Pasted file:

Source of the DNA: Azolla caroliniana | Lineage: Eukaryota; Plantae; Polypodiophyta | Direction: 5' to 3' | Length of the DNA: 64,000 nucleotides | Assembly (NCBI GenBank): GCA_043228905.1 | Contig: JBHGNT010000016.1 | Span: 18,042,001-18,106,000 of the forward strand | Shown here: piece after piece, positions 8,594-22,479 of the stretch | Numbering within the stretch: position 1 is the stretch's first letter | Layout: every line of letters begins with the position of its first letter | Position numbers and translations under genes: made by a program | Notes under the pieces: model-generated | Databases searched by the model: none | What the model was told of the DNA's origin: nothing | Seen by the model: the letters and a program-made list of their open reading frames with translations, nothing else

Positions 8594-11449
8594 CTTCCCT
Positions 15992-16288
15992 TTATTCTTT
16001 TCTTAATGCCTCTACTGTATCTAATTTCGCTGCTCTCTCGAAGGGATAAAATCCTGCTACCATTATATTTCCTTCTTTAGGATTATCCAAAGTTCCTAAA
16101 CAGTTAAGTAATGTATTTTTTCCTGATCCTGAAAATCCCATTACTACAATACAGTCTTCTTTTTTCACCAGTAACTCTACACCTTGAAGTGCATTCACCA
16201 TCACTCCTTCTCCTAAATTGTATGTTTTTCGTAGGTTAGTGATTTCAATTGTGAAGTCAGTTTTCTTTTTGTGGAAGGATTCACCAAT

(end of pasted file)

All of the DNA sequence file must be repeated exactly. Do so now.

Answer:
Source of the DNA: Azolla caroliniana | Lineage: Eukaryota; Plantae; Polypodiophyta | Direction: 5' to 3' | Length of the DNA: 64,000 nucleotides | Assembly (NCBI GenBank): GCA_043228905.1 | Contig: JBHGNT010000016.1 | Span: 18,042,001-18,106,000 of the forward strand | Shown here: piece after piece, positions 8,594-22,479 of the stretch | Numbering within the stretch: position 1 is the stretch's first letter | Layout: every line of letters begins with the position of its first letter | Position numbers and translations under genes: made by a program | Notes under the pieces: model-generated | Databases searched by the model: none | What the model was told of the DNA's origin: nothing | Seen by the model: the letters and a program-made list of their open reading frames with translations, nothing else

Positions 8594-11449
8594 CTTCCCT
Positions 15992-16288
15992 TTATTCTTT
16001 TCTTAATGCCTCTACTGTATCTAATTTCGCTGCTCTCTCGAAGGGATAAAATCCTGCTACCATTATATTTCCTTCTTTAGGATTATCCAAAGTTCCTAAA
16101 CAGTTAAGTAATGTATTTTTTCCTGATCCTGAAAATCCCATTACTACAATACAGTCTTCTTTTTTCACCAGTAACTCTACACCTTGAAGTGCATTCACCA
16201 TCACTCCTTCTCCTAAATTGTATGTTTTTCGTAGGTTAGTGATTTCAATTGTGAAGTCAGTTTTCTTTTTGTGGAAGGATTCACCAAT